Georgia Governor Sonny Perdue has signed legislation reforming the state’s property tax appraisal process, giving property owners more options and time to appeal a Notice of Assessment.
The bill, Senate Bill 346 (“SB 346”), was sponsored by Senate Majority Leader Chip Rogers, R-Woodstock, and is considered the most sweeping overhaul of Georgia’s property tax system in decades. Most of the reforms contained in SB 346 are effective January 1, 2011.
In addition to reforms to the appraisal and appeal process, the new law also clarifies that certain intangibles cannot be included when determining the fair market value of commercial real property. The provision states that a tax assessor “shall not include the value of any intangible asset used by a business, wherever located, including patents, trademarks, trade names, customer agreements, and merchandising agreements.”
Specifically excluding intangible assets in the valuation of commercial real property is an important step to ensure business enterprise value is not included in the valuation of the commercial real property where the business value is intertwined with the real property. Assessors have been inconsistent in the removal of intangible assets from the real property valuation of certain “going concern” property types such as hotels, hospitals, nursing homes, senior care facilities, etc. SB 346 will require the assessor to recognize and exclude intangible assets when determining the value of the underlying real estate to ensure that the valuation represents the value of the real property only.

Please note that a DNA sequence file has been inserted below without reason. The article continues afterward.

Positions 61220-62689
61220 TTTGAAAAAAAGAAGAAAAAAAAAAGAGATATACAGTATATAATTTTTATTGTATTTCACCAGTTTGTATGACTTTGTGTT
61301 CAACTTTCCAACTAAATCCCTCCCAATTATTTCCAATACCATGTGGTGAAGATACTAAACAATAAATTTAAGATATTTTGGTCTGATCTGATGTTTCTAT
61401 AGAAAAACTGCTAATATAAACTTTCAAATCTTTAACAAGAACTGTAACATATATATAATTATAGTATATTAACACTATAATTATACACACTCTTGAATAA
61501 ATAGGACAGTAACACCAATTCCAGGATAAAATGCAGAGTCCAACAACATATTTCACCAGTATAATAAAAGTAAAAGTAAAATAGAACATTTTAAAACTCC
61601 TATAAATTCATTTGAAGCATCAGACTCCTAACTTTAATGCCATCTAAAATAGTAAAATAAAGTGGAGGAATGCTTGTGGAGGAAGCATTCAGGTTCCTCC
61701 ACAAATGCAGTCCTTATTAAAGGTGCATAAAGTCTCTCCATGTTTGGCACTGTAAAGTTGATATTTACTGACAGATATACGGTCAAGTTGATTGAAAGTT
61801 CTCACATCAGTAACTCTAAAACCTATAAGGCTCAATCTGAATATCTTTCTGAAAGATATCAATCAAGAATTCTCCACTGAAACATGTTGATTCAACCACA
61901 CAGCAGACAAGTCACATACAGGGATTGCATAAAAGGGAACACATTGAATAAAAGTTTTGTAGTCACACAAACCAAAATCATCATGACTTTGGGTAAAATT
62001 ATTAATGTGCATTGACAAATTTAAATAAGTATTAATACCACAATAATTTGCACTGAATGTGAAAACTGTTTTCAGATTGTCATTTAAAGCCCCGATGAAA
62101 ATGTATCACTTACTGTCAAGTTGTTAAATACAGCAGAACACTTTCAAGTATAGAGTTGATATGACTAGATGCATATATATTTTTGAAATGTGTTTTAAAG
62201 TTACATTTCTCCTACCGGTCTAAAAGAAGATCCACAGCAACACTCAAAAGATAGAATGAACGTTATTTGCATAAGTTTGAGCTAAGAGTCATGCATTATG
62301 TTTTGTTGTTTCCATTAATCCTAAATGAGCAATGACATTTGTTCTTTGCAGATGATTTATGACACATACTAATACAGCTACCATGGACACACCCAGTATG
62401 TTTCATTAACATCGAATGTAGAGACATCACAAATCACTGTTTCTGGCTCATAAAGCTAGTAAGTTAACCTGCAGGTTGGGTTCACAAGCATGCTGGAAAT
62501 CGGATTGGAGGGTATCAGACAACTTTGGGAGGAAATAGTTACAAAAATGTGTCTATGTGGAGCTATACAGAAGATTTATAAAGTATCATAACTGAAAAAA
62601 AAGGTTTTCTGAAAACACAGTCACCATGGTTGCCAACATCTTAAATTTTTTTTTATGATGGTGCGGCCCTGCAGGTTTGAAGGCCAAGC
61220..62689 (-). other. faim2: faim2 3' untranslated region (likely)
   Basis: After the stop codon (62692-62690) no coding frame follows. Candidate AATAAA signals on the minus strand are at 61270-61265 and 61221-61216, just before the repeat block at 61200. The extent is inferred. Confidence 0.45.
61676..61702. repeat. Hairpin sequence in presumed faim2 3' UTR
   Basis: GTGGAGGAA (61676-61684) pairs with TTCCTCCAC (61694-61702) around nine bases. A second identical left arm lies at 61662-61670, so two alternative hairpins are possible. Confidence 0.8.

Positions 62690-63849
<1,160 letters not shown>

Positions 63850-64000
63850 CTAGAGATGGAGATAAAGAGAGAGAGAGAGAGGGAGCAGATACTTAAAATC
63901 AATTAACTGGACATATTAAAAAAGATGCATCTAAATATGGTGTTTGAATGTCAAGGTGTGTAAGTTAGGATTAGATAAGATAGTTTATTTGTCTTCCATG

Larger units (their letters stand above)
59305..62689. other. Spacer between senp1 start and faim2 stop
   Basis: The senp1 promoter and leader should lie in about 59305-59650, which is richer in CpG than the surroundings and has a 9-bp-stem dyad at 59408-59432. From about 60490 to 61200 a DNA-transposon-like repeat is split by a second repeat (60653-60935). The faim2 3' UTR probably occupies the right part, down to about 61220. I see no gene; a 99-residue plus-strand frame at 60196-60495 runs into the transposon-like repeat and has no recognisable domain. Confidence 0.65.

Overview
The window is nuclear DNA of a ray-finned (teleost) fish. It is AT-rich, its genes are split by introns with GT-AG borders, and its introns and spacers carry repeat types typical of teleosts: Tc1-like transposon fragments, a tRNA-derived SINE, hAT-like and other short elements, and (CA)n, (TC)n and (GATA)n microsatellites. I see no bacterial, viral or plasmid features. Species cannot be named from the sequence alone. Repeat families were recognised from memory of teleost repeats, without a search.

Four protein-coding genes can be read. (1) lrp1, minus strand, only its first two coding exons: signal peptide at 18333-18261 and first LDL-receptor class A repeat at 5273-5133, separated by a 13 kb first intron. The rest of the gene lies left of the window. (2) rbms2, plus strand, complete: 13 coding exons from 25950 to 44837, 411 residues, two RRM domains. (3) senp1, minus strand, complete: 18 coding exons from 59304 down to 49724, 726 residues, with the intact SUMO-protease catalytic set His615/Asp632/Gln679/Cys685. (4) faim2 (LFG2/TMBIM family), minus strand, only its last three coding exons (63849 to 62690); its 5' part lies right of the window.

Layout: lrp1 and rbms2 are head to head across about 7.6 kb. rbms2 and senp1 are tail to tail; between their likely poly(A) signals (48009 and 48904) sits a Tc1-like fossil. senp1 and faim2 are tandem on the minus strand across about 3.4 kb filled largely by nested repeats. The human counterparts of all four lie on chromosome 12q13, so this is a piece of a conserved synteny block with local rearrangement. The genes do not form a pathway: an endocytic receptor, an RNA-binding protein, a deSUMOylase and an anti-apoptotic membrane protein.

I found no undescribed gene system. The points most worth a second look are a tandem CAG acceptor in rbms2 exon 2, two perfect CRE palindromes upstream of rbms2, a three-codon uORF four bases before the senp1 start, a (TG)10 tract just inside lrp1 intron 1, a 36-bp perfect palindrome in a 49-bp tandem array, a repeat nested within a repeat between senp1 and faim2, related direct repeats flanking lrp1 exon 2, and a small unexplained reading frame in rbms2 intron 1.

The overall reform package includes more than 50 changes to current state law, including the following:
- Every property owner must receive an annual Notice of Assessment, which guarantees a right of appeal.
- Every Notice of Assessment must contain the estimated property tax owed.
- The time to appeal a Notice of Assessment is lengthened from the current 30 days to 45 days.
- Owners of non-homestead property valued at more than $1 million can opt to participate in a streamlined appeal process.
- The property owner automatically wins any appeal when the government fails to respond within 45 days.
- All relevant sales, including distress sales, must be included when determining fair market value.
- Only “current use of property” can be used in determining fair market value.
- The taxpayer must be given access to all data that a tax assessor used in determining fair market value.
- Sales price establishes the fair market value of a property for the next tax year.
The property tax experts at Ryan served as advisors and a technical resource to the proponents of this legislation. They stand ready to assist you with the management and minimization of your property taxes in Georgia and throughout North America.